So you wrote a good blog post or made an infographic. Maybe you have a product launch story in TechCrunch. Now you want to get it on HackerNews, because the site can send massive traffic.
Seriously, you need to stop trying. I say this not because I don’t want spam; I want you to win! Your efforts to manipulate the site are going to hurt you.
For context, I’ve been posting to HackerNews for years. I would routinely hit the front page.
This matters because getting 10 points and hovering on the second page will send orders of magnitude less traffic. Content marketing is in vogue, and many are learning the hard lesson that over half your efforts should be spent on distribution. Here is a graph of our last 10 blog posts by traffic. Guess which ones got onto HackerNews? Hint: two did well and one did OK on HN.
What used to work: you could get a few friends to submit a story and vote. It seems harmless enough, getting 2 or 3 people to vote on a story right after submitting. It would get you to the front page, and if your post was good enough, it would stay. If you engaged in the comments you could help out the effort. If you asked others to comment, that also helps, but it’s a bigger ask.
What changed is that the software team at YC got a lot bigger. There are people besides pg working on it. They focus on scaling, but also on killing spam. They implemented a voting ring detector that is now incredibly aggressive. Your story will stay alive, but it won’t hit the front page.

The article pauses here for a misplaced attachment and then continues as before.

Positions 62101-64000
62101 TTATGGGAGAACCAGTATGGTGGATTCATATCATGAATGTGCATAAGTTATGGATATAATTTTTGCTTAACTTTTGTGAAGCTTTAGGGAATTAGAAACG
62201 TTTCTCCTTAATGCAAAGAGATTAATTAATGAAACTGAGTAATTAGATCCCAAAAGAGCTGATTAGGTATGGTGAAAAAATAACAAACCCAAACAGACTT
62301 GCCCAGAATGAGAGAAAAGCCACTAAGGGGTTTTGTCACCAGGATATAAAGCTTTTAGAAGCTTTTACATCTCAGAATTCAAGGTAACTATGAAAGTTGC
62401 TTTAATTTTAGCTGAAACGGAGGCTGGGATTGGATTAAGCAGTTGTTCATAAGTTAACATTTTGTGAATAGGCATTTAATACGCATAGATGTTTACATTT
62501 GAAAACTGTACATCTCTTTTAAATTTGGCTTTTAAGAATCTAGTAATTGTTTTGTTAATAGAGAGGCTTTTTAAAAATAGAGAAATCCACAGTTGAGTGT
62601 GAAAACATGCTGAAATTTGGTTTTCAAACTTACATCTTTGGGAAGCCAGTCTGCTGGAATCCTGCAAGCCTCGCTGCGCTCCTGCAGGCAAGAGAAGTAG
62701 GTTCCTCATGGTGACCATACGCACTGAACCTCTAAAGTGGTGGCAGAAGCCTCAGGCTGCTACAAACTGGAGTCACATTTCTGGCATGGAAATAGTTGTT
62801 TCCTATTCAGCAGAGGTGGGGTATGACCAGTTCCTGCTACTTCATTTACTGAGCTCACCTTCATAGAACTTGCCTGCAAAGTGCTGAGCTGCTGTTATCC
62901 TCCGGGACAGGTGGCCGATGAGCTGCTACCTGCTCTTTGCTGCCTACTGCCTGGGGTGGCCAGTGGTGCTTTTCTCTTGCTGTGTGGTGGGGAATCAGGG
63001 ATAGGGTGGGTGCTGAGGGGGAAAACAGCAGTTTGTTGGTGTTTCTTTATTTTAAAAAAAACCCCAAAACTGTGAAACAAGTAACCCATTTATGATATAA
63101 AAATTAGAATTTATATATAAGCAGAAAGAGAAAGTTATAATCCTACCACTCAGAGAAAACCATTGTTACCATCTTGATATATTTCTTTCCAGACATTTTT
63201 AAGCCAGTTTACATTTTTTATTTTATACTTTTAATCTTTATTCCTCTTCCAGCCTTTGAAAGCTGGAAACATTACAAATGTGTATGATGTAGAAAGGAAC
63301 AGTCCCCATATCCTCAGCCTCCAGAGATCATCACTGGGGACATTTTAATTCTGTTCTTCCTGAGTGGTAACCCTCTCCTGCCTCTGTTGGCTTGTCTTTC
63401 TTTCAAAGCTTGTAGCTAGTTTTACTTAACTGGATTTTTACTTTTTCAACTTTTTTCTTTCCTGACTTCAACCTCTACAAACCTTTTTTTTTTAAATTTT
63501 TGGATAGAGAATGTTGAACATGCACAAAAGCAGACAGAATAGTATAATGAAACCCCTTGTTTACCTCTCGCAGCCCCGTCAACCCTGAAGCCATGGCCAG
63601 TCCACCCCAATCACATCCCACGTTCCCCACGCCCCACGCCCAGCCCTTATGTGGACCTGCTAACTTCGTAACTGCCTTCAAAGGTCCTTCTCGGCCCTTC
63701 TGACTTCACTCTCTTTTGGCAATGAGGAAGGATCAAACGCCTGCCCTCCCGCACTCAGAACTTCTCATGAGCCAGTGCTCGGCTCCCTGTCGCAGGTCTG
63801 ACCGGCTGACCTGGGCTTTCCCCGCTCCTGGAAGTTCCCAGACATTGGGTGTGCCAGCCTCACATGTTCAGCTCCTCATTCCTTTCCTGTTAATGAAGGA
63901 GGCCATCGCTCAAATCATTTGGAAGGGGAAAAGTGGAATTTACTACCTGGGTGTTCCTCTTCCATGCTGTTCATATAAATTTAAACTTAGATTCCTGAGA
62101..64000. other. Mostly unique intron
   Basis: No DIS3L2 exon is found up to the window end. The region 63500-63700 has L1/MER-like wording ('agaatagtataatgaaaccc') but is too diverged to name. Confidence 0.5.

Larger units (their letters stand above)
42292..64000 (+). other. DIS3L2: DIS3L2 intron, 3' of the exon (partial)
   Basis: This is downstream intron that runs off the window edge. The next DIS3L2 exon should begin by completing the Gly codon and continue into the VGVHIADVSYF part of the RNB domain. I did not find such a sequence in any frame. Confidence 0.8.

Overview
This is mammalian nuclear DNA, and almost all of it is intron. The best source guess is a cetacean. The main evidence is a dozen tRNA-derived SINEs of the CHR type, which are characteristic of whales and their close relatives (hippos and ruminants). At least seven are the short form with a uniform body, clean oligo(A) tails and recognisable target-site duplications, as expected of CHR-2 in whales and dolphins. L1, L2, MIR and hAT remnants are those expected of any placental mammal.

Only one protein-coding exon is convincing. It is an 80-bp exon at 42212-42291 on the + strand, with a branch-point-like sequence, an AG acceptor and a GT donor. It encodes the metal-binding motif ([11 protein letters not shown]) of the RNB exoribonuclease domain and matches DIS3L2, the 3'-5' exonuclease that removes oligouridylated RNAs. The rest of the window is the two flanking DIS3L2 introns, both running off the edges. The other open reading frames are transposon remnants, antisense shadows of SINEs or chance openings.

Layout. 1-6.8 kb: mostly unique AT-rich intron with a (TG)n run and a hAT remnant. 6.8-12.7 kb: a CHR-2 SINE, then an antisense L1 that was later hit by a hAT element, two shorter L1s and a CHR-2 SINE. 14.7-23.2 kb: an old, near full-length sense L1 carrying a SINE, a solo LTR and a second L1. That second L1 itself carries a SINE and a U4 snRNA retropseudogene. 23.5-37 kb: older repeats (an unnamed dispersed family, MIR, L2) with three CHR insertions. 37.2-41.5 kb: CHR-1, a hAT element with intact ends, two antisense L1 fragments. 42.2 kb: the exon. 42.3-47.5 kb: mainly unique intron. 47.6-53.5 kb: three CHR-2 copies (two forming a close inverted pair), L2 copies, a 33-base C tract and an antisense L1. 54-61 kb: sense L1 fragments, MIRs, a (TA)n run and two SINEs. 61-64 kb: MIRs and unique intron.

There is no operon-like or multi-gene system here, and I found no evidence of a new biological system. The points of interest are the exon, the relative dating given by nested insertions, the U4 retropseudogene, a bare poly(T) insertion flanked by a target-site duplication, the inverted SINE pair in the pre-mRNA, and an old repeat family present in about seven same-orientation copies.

So what should you do now?
- Make great content that you think will resonate with the community on Hacker News.
- Ask friends to make comments. If this is about a product, you could ask good customers to chime in. This isn’t that different from asking for a referral or a testimonial on your home page. You could take their comment and repurposed it as a testimonial anyway.
- Think of Hacker News as just one of many places to get a story distributed. There will be downstream positive effects because some small percentage of your audience that promotes your story elsewhere. I’ve been told repeatedly that the #1 source here is the built up list of people that subscribe to get each new blog post. Growing that basis makes distribution higher for every new post.
- Review performance of your content regularly to understand what resonates with what communities. Make sure to track to your real goal, be it recruiting, subscriptions to your mailing list, or signups for your product. You don’t want high traffic to posts which converts very poorly to your goals.
What is our goal for this blog? We make YesGraph, a new product that helps companies grow. We blog to help companies with their growth and explain how to use YesGraph. Our concrete goals for each post are getting more subscriptions to the blog mailing list and getting visitors to try YesGraph. If you see any share buttons or prompts to subscribe, now you know why.
If you have questions, ask me in the comments on Hacker News 😀